Something That May Shock and Discredit You by Daniel M. Lavery

Something That May Shock and Discredit You is a memoir that combines transition, pop culture, religion, literature, and generally overthinking everything in a witty way. Known from The Toast and a host of comedic essays on pop culture and literature, Lavery combines this with personal memoir about transition, including internal battles, relating to others, and generally dealing with having a body. 

This is a fast-paced collection with short chapters and various interludes on literature and pop culture topics that will be familiar in tone to any of his fans. My personal highlight of these was the reworking of Lord Byron’s reflections on his birthday, because I’m a huge Byron fan and it was hilarious. Another great one was the re-describing of Sir Gawain and the Green Knight, which is both an accurate retelling and a great look at the sheer confusion Gawain faces. Some of the pieces about literature or the Bible need some knowledge of them (both of my favourites are based around the fact I know about Byron and Gawain, and indeed have studied both), though it doesn’t necessarily stop enjoyment when you don’t have all of the background (I spent two English degrees not understanding most Biblical references and I got by then). The memoir side of things is perhaps even better, written with thought and self-deprecation, as he reflects on deciding to transition, being in your thirties, growing up, and how gender is treated in society as you transition.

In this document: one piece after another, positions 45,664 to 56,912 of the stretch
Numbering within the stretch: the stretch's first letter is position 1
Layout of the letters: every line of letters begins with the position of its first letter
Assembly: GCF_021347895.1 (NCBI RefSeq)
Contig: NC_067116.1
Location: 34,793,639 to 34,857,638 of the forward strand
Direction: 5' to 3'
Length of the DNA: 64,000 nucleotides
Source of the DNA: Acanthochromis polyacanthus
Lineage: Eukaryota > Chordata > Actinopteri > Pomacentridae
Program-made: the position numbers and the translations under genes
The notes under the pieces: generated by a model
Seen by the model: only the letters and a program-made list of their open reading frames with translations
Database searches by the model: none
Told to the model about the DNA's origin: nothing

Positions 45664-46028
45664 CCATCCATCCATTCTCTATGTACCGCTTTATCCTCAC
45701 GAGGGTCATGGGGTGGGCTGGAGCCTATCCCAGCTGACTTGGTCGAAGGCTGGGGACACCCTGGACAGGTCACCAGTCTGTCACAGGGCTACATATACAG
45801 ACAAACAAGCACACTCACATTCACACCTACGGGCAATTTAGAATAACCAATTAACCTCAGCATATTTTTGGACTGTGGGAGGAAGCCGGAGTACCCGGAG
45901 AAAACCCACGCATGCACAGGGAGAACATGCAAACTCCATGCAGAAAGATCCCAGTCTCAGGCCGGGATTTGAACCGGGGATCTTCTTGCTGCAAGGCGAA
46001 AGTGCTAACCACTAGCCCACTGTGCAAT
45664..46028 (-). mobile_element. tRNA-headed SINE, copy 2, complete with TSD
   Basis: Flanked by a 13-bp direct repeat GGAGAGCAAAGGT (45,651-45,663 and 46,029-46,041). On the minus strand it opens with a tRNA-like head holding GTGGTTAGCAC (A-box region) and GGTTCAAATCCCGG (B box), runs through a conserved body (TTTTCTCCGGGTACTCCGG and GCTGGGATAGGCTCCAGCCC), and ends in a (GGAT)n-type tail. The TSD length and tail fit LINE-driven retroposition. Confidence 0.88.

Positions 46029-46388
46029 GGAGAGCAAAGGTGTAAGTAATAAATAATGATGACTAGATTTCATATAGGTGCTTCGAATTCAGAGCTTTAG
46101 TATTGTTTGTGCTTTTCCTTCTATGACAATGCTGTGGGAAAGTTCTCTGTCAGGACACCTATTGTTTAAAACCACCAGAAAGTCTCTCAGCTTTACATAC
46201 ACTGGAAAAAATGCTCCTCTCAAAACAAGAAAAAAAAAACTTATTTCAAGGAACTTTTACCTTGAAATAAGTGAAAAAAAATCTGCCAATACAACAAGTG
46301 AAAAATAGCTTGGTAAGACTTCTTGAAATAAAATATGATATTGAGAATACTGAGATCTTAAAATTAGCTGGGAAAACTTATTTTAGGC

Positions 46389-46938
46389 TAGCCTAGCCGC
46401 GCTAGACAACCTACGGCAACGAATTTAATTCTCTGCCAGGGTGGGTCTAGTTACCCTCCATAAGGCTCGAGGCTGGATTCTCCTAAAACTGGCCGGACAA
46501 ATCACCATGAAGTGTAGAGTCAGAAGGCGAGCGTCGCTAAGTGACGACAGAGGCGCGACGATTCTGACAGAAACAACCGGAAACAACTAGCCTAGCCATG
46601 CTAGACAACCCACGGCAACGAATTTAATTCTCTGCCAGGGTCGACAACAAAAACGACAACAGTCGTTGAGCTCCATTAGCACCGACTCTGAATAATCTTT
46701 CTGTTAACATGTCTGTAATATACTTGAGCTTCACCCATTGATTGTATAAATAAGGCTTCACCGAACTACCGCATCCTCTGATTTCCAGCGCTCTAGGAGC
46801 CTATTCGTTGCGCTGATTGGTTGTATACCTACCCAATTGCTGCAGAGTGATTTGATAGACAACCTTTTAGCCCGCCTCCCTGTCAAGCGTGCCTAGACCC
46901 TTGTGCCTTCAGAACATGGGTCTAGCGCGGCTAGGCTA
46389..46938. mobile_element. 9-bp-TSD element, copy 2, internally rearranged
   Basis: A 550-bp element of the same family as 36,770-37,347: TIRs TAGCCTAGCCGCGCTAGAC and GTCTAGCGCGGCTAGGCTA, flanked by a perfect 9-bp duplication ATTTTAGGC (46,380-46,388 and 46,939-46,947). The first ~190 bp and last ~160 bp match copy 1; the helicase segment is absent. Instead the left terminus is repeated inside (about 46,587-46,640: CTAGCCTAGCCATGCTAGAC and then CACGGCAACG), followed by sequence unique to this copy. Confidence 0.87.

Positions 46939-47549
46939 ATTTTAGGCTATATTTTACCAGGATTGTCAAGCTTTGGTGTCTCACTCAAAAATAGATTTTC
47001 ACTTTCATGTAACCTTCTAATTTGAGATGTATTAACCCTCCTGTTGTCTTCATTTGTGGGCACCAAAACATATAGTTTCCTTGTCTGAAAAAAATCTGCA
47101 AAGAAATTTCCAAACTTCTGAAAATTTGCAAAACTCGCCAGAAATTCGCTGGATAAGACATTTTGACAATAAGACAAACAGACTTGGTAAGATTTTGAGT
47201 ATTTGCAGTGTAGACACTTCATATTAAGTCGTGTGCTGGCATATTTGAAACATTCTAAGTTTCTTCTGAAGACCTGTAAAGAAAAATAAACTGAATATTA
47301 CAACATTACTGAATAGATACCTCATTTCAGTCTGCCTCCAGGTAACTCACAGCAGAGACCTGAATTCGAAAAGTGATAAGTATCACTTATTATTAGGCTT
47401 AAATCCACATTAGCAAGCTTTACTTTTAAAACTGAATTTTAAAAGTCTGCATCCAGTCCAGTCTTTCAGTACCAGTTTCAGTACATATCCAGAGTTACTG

This is a charming book which combines a host of references and discussions on culture with self-reflection and humour, showing that memoirs don’t have to be just sincere reflections on a journey or process (as is mocked in the opening chapter). The writing style makes it less focused on the personal detail than the observations, though there are some sweet details (such as the build up on the relationship with his now-wife), and in general it feels very fresh as a memoir, though very in keeping with Lavery’s style from reading his writing online.